Therefore, “love one another” is the “new old commandment.” As John says, this is true in Jesus Christ because of what He has accomplished: the darkness is passing away and the love of Christ shines in the world (1 John 2:8). It is true in us as long as we are “keeping His commandments” and walking as Jesus walked (1 John 2:1-6).

John’s main concern here involves brethren who do not share in this love. Some seem to profess to be Christians, and yet in their hearts they hate their brethren (1 John 2:9). This may have specific reference to those Christians influenced by Gnosticism who believed themselves superior on account of their greater “knowledge.” Nevertheless, the concern remains true for anyone who professes to follow Jesus Christ but does not have love for his or her fellow believers in their heart: despite what they say, they still are in darkness, and lost in their sins. As darkness pretending to be light, they “lie” and “do not the truth” (1 John 1:6). It is important for us to love our brethren, regardless of whether they “deserve” it or not!

Those who do love their brethren, however, abide in the light (1 John 2:10). When we have the love we ought to have toward others, we will not despise them or seek to sin against them. We will also seek their welfare and to show them love, mercy, compassion, and the other aspects of righteous behavior. On account of this John says that there is no cause of stumbling in such people: when they are motivated by that which is truly love, they will not sin against others.

But those who maintain hate in their souls toward others are controlled by it, and go wherever they are directed (1 John 2:11). John’s image is quite apt: just as people fumble around in the darkness because they do not perceive properly, so too for those who do not love but have hate in their hearts toward others. If such people thought rationally and sensibly, they would not act as they do; instead, they allow their passions to control them, and they become slaves, however willing or unwilling, to their hostility.

John makes it abundantly clear that we must love one another, for such is the way of Jesus. The way of hate is the way of darkness and sin, and many are those who find it and are lost. Let us show the light of Christ through our love for one another!

Ethan R. Longhenry

Powers | The Voice 12.14: April 03, 2022

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Powers and Principalities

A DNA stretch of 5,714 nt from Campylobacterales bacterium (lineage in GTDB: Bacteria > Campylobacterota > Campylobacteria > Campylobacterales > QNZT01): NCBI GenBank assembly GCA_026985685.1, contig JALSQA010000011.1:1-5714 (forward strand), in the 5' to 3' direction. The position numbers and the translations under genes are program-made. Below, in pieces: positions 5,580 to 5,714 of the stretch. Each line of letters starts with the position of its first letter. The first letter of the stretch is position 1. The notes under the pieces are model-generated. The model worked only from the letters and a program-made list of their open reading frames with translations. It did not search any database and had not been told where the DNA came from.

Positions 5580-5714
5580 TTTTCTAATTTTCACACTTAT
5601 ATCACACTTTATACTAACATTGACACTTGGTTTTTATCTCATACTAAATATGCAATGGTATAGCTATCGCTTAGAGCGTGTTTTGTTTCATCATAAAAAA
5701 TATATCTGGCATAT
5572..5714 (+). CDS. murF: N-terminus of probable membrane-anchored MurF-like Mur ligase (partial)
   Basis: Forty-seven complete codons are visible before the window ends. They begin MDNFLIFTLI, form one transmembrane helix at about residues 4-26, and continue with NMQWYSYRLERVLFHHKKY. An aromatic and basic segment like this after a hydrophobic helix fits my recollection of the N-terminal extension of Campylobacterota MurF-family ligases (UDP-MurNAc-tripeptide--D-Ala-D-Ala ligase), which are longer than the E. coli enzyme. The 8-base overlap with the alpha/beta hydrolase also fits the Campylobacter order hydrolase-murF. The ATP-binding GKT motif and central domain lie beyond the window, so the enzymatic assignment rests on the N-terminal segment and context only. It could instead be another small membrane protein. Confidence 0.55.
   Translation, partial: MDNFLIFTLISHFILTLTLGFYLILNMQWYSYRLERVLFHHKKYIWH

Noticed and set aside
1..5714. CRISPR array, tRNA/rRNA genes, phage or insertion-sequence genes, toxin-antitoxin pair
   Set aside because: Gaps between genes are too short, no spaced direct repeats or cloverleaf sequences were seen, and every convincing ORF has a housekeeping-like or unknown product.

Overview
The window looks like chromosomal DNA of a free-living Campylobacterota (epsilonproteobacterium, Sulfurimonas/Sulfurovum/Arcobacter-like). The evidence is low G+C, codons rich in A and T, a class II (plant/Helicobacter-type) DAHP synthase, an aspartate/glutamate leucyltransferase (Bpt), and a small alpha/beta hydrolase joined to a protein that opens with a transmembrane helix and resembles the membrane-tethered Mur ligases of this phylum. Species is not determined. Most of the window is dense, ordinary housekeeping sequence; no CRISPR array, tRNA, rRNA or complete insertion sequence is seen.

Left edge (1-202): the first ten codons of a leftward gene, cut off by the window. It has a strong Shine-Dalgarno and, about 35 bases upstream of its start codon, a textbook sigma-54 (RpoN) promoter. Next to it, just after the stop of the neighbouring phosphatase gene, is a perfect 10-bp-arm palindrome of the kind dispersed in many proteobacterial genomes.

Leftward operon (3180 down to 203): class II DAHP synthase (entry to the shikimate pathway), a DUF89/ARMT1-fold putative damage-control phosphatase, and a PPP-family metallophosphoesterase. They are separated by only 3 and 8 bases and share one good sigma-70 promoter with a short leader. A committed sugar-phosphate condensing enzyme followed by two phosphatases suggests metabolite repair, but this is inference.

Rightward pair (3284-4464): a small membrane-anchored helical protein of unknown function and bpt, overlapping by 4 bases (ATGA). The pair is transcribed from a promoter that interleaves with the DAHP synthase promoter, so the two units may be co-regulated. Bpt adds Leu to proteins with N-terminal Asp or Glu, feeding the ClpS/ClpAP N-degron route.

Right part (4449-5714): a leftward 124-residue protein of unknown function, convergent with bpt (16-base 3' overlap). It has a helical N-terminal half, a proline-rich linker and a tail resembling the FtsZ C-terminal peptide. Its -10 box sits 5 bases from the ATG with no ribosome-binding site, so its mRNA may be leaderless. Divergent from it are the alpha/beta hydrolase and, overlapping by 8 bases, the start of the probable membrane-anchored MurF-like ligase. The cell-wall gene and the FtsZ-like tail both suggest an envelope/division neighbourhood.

In 2 Kings 6:8-17 the prophet Elisha was visited by the entire army of the Aramean king. One of Elisha’s servants was very understandably concerned about this situation; Elisha told him that their side outnumbered the Arameans. The servant was confused. Elisha prayed to God that the servant might see; all of a sudden, the servant could see chariots of fire all around Elisha. It is not as if those chariots of fire did not exist beforehand; the only difference was that the servant now got a glimpse of the spiritual realm which he otherwise could not see.

In a very real way we are all very much like Elisha’s servant. The Scriptures provide some glimpses of the spiritual realm that is always around us and is beyond our perception and understanding. There is much more going on than what we can see. In this life we will never fully understand the spiritual realm, but we do well to consider those glimpses we are given “behind the curtain,” lest we delude ourselves into thinking that we can see or perceive all that transpires.

One persistent theme in many of these glimpses involves spiritual beings to whom God has given authority but who seem to use it often for evil purposes. The Apostle Paul spoke of such beings in Ephesians 6:12 as the “principalities,” the “powers,” the “world-rulers of this darkness,” and the “spiritual hosts of wickedness in the heavenly places.” We might be tempted to understand “powers” and “principalities” in terms of humans ruling over peoples and nations (especially in light of Romans 13:1), but Paul contrasted them with “flesh and blood.” Some believe they are not beings but forces, yet God has Being and works through beings and similar glimpses presuppose their existence as sentient beings.

Paul declared that these spiritual beings are the ones with whom we are really wrestling, not our fellow humans (Ephesians 6:12). God has demonstrated His manifold wisdom in Christ in the church, according to His eternal plan in Jesus, before these powers and principalities (Ephesians 3:10-11). Paul also says that these beings have been humiliated and paraded in a triumph in Jesus’ death and resurrection (Colossians 2:15). These powers cannot separate us from the love of God in Christ Jesus our Lord (Romans 8:38-39).

But what can we know about these powers and principalities? Paul spoke of one who was the “aeon,” or “prince,” of the powers of the air, the spirit at work in the sons of disobedience (Ephesians 2:2). He also spoke similarly about the “god of this world” who had blinded unbelievers from perceiving the light of the Gospel of Jesus in 2 Corinthians 4:4. We naturally would associate such a one with Satan, the Adversary or the Devil, and we have good reason to do so. In Revelation 12:1-13:18 John sees Satan as a dragon who empowers the beast, the embodiment of Roman power in the form of its Emperor, and also the false prophet, referring to Roman religion, deceiving many through false signs, and inducing many to serve the beast and not God. When Satan claimed to be able to give Jesus authority over the kingdoms of this world, Jesus did not declare him to be presumptuous; He recognized that the kingdoms of this world were indeed following after the ways of the Evil One (Matthew 4:8-10, Luke 4:5-6). Satan or the Devil, therefore, would be the prince of these powers and principalities, and he thus exercises authority and influence over the kingdoms of this world.